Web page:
When we become blinded by fear, fear-mongers win

We naturally respond disproportionately to events that frighten us, but to do so is playing into the hands of the terrorists.

I thought long and hard about whether it was appropriate to publish this planned article on fear and risk today. I began writing it sometime before the horrific events of Friday, the November 13, 2015 attack on Paris. Ultimately I decided, as indeed I argue here, that substantially changing our behavior as a result of the actions of terrorists is to let the terrorists win. I am therefore publishing this edited version today, dedicated to the victims.


As we mourn those who died in the tragic events, it is vital that we keep the matter in perspective. Advocating violence, hatred, and excessive restrictions on our freedom is exactly what the terrorists want to achieve.

In the two decades that passed between 1992 and 2012 the number of cyclists making trips in London doubled without any increase in the number of cyclists killed. The proportion of fatalities due to bike accidents covered in the news, however, didn't double, triple, or even quadruple; it leapt all the way from 6 percent to 75 percent. Furthermore, two decades ago if a bike accident was covered in newspapers, we could expect it to be covered just once. Today that number is four or five different times — different articles.

The same story is not true for the far more dangerous activity of riding a motorcycle — motorcycle deaths are still practically never reported on because, as a result of being far more frequent than cycling deaths, motorcycle deaths are not deemed as “newsworthy."

Deaths due to cycling accidents, in this case, may serve as a metaphor for the threat to our free and open society posed by terrorism. If we allowed the massive increase in news coverage of cycling deaths to deter us from cycling, we would sacrifice an activity that is so beneficial to our health that statistically the health benefits outweigh the life-years lost by a factor of 20 to 1. Just like riding a bicycle, freedom has risks and just like riding a bicycle, the benefits of freedom far outweigh those risks.

For an American living today, the risk of death due to an act of terrorism is 35,079 times smaller than the risk of death from heart disease; this level of risk is roughly comparable to the risk of death due to being crushed by your own furniture. These numbers are relatively similar for anyone living in most stable Western democracies. Even an event on the scale of Friday is a relative blip in statistical terms when compared to deaths caused by things like vehicle accidents or cancer.

It is worth pointing out that this is certainly not true the world over, however. Places where terrorism is an everyday occurrence are not free and open societies — they are places torn by dictatorships, extremists, and endless cycles of violence. If we really want to fight terrorism, a good way to do that is to have compassion for those fleeing acts of terrorism in their own countries; hatred only fuels hatred.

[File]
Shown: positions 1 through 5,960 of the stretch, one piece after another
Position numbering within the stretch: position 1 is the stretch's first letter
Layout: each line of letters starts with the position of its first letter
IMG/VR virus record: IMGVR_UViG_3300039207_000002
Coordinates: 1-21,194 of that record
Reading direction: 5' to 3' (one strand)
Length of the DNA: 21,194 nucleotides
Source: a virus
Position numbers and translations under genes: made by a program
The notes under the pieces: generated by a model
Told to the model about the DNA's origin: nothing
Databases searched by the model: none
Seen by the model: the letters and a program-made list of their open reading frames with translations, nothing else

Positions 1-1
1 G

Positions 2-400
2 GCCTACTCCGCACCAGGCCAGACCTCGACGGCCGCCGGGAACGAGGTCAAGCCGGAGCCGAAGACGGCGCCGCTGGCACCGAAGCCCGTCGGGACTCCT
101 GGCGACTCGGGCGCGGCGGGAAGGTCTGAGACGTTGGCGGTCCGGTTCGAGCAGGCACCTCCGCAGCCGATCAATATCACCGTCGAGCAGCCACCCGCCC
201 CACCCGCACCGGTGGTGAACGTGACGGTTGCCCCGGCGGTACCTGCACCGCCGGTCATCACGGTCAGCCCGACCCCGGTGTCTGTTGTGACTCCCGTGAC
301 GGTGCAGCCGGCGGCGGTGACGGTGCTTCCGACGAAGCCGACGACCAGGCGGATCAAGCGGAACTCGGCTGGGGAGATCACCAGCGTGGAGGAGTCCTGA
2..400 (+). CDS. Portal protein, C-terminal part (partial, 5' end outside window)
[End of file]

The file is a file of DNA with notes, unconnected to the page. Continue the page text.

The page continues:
Now is time for mourning, but if we allow ourselves to be overcome by feelings of fear and hatred, we allow the cycle of violence to continue, which is exactly what the terrorists hope to achieve.

Follow Simon on Twitter, Facebook, RSS or join the mailing list. Image Credit: Shutterstock

LinkedIn meets Tinder in this mindful networking app

Swipe right to make the connections that could change your career.

Getty Images
Sponsored
Swipe right. Match. Meet over coffee or set up a call.

No, we aren't talking about Tinder. Introducing Shapr, a free app that helps people with synergistic professional goals and skill sets easily meet and collaborate.

Keep reading Show less

Originally Poe envisioned a parrot, not a raven

Quoth the parrot — "Nevermore."

The Green Parrot by Vincent van Gogh, 1886
Culture & Religion
  • Edgar Allan Poe (1809–1949) is considered one of America's great writers.
  • Poe penned his most famous poem, The Raven, in his 30s.
  • Originally, the poem's feathered subject was a bit flamboyant.
Keep reading Show less

Your body’s full of stuff you no longer need. Here's a list.

Evolution doesn't clean up after itself very well.

Image source: Ernst Haeckel
Surprising Science
  • An evolutionary biologist got people swapping ideas about our lingering vestigia.
  • Basically, this is the stuff that served some evolutionary purpose at some point, but now is kind of, well, extra.
  • Here are the six traits that inaugurated the fun.
Keep reading Show less
Videos
  • Facebook and Google began as companies with supposedly noble purposes.
  • Creating a more connected world and indexing the world's information: what could be better than that?
  • But pressure to return value to shareholders came at the expense of their own users.
Keep reading Show less